Posted by: Dr Pano Kroko Churchill | August 20, 2013

Been a Sad Day…

Today is one of the saddest days of the year, because it is Earth Overshoot Day.

The day that humanity has exhausted all nature’s resources for one year.

It’s a day that comes earlier and earlier each year.

So from today until December 31st, everything we collectively consume is an overuse.

August 20 is Earth Overshoot Day 2013, marking the date when humanity exhausted nature’s budget for the year. We are now operating in overdraft. For the rest of the year, we will maintain our ecological deficit by drawing down local resource stocks and accumulating carbon dioxide in the atmosphere.

Just as a bank statement tracks income against expenditures, Global Footprint Network measures humanity’s demand for and supply of natural resources and ecological services. And the data is sobering. Global Footprint Network estimates that in approximately eight months, we demand more renewable resources and C02 sequestration than what the planet can provide for an entire year.

In 1993, Earth Overshoot Day—the approximate date our resource consumption for a given year exceeds the planet’s ability to replenish—fell on October 21. In 2003, Overshoot Day was on September 22. Given current trends in consumption, one thing is clear: Earth Overshoot Day arrives a few days earlier each year.

Earth Overshoot Day, a concept originally developed by Global Footprint Network partner and U.K. think tank new economics foundation, is the annual marker of when we begin living beyond our means in a given year. While only a rough estimate of time and resource trends, Earth Overshoot Day is as close as science can be to measuring the gap between our demand for ecological resources and services, and how much the planet can provide.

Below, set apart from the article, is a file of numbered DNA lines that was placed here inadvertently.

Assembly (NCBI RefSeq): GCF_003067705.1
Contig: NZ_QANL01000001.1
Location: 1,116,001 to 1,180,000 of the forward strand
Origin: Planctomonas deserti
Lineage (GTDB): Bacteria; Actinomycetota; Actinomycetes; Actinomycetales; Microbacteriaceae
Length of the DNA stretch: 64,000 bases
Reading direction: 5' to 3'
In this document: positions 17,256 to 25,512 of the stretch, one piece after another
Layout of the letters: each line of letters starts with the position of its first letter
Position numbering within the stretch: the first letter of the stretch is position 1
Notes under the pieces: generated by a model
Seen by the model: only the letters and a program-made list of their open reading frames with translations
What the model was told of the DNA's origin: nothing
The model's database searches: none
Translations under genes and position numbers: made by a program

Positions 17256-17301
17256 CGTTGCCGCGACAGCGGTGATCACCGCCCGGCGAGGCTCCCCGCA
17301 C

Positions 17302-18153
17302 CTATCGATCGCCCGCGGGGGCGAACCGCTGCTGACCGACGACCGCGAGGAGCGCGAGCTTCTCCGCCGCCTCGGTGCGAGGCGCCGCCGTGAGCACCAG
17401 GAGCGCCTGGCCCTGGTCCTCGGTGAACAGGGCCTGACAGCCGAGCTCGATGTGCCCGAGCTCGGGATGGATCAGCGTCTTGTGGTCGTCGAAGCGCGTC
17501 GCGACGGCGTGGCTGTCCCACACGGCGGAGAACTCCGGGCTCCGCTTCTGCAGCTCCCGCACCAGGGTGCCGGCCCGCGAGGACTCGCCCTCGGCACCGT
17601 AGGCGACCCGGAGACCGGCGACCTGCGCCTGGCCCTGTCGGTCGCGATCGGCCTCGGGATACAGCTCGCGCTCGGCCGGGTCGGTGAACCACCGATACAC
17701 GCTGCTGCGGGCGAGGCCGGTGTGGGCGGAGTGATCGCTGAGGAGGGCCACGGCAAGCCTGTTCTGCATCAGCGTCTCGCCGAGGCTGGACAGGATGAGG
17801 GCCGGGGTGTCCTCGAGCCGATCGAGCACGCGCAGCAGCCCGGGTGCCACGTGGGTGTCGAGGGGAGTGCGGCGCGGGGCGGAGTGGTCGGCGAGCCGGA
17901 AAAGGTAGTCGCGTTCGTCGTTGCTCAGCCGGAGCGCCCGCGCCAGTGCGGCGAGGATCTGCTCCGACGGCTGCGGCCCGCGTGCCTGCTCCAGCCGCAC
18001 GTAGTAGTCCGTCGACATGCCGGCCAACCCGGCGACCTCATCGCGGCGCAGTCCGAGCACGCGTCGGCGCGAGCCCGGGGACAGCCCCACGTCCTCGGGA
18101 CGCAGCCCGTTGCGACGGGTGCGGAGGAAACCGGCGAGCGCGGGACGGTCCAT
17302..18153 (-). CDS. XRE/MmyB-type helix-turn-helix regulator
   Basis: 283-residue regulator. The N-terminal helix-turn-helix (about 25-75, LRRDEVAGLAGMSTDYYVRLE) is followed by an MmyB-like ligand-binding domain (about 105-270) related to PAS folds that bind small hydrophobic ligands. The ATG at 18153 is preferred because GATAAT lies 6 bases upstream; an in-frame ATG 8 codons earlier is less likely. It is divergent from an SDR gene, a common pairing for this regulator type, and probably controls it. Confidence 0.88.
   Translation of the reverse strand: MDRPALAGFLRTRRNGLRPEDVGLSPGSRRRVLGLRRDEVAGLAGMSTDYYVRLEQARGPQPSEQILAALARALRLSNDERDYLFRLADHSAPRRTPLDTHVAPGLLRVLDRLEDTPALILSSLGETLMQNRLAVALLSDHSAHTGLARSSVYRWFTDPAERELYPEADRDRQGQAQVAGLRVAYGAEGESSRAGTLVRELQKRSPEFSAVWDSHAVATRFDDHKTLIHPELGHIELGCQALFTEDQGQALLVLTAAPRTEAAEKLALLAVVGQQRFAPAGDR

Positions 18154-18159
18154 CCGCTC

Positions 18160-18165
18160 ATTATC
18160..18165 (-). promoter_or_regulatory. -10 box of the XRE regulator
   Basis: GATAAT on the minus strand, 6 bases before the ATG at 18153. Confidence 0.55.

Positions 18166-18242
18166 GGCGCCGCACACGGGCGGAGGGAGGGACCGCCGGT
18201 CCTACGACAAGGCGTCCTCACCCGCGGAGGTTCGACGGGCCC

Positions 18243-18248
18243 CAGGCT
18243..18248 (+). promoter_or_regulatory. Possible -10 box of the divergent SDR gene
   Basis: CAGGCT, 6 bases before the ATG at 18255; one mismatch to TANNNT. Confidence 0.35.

Throughout most of history, humanity has used nature’s resources to build cities and roads, to provide food and create products, and to absorb our carbon dioxide at a rate that was well within Earth’s budget. But in the mid-1970s, we crossed a critical threshold: Human consumption began outstripping what the planet could reproduce.

According to Global Footprint Network’s calculations, our demand for renewable ecological resources and the services they provide is now equivalent to that of more than 1.5 Earths. The data shows us on track to require the resources of two planets well before mid-century.

The fact that we are using, or “spending,” our natural capital faster than it can replenish is similar to having expenditures that continuously exceed income.

In planetary terms, the costs of our ecological overspending are becoming more evident by the day.

Climate change—a result of greenhouse gases being emitted faster than they can be absorbed by forests and oceans—is the most obvious and arguably pressing result.

No long term capital left here.

No value Investor would withstand this loss…

It simply is an economic nightmare.

A real bankrupcy because the Environmental Debt can never be repaid.

Been a Sad freaking day…

Yours,

Pano

PS:

But there are other results much more immediately damaging.

Our shrinking forests, the massive species loss, fisheries collapse, higher commodity prices for staple foodstuffs, and maladies of the political spectrum from civil unrest, to massive climate migration and civil wars are all upon is mow.

And this is just to name a few of the nasty nightmares resulting from Climate Change, because desertification, despeciation and the ecosystem collapse resulting in environmental and economic crises we are experiencing are symptoms of a much larger looming catastrophe to come…

Humanity is simply using more than what the planet can provide.


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